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26.3: A.3- Graphing more than one function

  • Page ID
    54490
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    Let us suppose that you want to graph three functions: \(y=\sin(360x)\), \(y=x\) and \(y=x-\dfrac{x^3}{6}\). You would first move the cursor (using the arrow keys) to ’Y1’ enter \(\boxed{\sin}\)\(\boxed{\text{3}}\)\(\boxed{\text{6}}\)\(\boxed{\text{0}}\)\(\boxed{\text{X,T,}\theta,n}\)\(\boxed{\text{)}}\)\(\boxed{\text{enter}}\). Note that if you need to clear the field you can use the clear button. Then you would move the cursor to the ’Y2’ position and enter \(\boxed{\text{X,T,}\theta,n}\)\(\boxed{\text{enter}}\). Finally you would move the cursor to the ’Y3’ position and enter \(\boxed{\text{X,T,}\theta,n}\)\(\boxed{\text{-}}\)\(\boxed{\text{X,T,}\theta,n}\)\(\boxed{\wedge}\)\(\boxed{\text{3}}\)\(\boxed{\triangleright}\)\(\boxed{\div}\)\(\boxed{\text{6}}\)\(\boxed{\text{enter}}\). To graph these functions press \(\boxed{\text{graph}}\). The three graphs will be drawn one after the other.

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    If you would like to just graph the first two but do not want to erase the work you put in to enter the third function, you can move back to the screen and toggle the third function off (or on) by moving the cursor to the ’=’ sign after Y3 and press \(\boxed{\text{enter}}\). This equal sign should now be unhighlighted.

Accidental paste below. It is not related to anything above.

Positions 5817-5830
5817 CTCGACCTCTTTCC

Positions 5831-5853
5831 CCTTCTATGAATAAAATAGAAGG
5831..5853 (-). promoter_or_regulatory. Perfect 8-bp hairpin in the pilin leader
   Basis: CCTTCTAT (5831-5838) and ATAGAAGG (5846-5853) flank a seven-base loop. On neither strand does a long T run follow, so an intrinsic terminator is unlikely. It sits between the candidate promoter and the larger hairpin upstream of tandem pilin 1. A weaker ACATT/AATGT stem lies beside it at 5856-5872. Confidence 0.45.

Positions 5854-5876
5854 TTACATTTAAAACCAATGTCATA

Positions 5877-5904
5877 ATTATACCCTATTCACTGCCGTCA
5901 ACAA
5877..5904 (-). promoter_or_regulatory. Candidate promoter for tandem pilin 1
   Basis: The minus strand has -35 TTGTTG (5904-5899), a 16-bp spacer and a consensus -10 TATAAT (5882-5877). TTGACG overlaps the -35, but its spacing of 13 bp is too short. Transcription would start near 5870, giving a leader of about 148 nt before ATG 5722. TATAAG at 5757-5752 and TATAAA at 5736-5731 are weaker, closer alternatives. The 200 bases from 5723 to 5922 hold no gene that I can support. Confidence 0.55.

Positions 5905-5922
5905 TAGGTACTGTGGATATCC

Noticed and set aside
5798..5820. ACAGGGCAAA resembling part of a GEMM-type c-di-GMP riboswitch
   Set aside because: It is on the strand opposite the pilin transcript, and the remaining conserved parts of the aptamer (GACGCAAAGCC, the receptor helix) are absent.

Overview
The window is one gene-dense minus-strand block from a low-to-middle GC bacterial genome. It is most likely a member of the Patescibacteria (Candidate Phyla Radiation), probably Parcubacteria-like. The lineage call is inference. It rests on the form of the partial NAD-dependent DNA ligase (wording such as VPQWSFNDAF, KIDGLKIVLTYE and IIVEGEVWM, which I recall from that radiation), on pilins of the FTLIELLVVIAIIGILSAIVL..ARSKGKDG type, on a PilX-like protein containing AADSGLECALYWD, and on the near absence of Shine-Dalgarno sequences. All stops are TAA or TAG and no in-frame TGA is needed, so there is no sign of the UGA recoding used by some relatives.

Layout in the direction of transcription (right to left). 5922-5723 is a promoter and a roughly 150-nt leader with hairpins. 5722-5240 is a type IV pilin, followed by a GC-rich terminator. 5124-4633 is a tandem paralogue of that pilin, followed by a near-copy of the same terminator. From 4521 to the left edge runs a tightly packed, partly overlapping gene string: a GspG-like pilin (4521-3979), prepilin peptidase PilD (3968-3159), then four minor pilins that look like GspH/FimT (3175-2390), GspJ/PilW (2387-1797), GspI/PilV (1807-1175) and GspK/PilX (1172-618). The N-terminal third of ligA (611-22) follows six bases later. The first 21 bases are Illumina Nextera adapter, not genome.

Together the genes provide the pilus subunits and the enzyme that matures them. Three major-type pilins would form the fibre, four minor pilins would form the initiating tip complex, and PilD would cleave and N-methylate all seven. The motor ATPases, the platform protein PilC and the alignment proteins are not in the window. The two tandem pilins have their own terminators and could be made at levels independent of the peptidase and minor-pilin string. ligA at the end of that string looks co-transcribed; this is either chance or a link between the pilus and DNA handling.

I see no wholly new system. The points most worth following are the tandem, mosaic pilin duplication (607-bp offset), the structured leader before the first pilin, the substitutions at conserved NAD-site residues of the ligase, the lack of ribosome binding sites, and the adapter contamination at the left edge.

clipboard_e6d85cbfcf1925c3360df1c5bc0199c2f.png

    You may also want to have the calculator distinguish between the graphs by the type of line. Let us suppose you want Y1 bold, Y2 normal, and Y3 dashed. Look at the ’to the left of Y1. This is what indicates the type of line. Press \(\boxed{\text{enter}}\) until the line type you want is displayed. Move the cursor down and do the same for Y2 and then for Y3.

    clipboard_edd6306cd708d95a1dec4009ea442e3a0.png

    The Calc menu

    With the help of the Calc menu (\(\boxed{\text{2nd}}\)\(\boxed{\text{trace}}\)) you can find the minima of a function, the maxima of a function, intersections of functions, and other similar things. We will describe the intersection feature in detail.

    Intersection of functions

    When solving equations graphically, you will want to find the intersection of functions. For example graph \(y=x^2\) and \(y=x+2\) on the same screen (zoom standard).

    clipboard_e4ea9a144768b93172ec72c4228b29d5b.png

    To find the left most intersection of the two functions first press \(\boxed{\text{2nd}}\)\(\boxed{\text{trace}}\)\(\boxed{\text{5}}\). The calculator shows you the graphing screen and will ask you which is the first curve. Move the cursor (using the arrow keys) until it is on the first curve and press \(\boxed{\text{enter}}\). It will ask you which is the second curve. Move the cursor to the second curve and press \(\boxed{\text{enter}}\).

    clipboard_e006e2a5f3f9802a0355d2219161b6f79.png

    It will ask you for a guess. Move the cursor to near the intersection point you want to know and press \(\boxed{\text{enter}}\). The intersection will then be displayed.

    clipboard_ee50b290f5131734545bf85d9f5336390.png


    This page titled 26.3: A.3- Graphing more than one function is shared under a CC BY-NC-SA 4.0 license and was authored, remixed, and/or curated by Thomas Tradler and Holly Carley (New York City College of Technology at CUNY Academic Works) via source content that was edited to the style and standards of the LibreTexts platform; a detailed edit history is available upon request.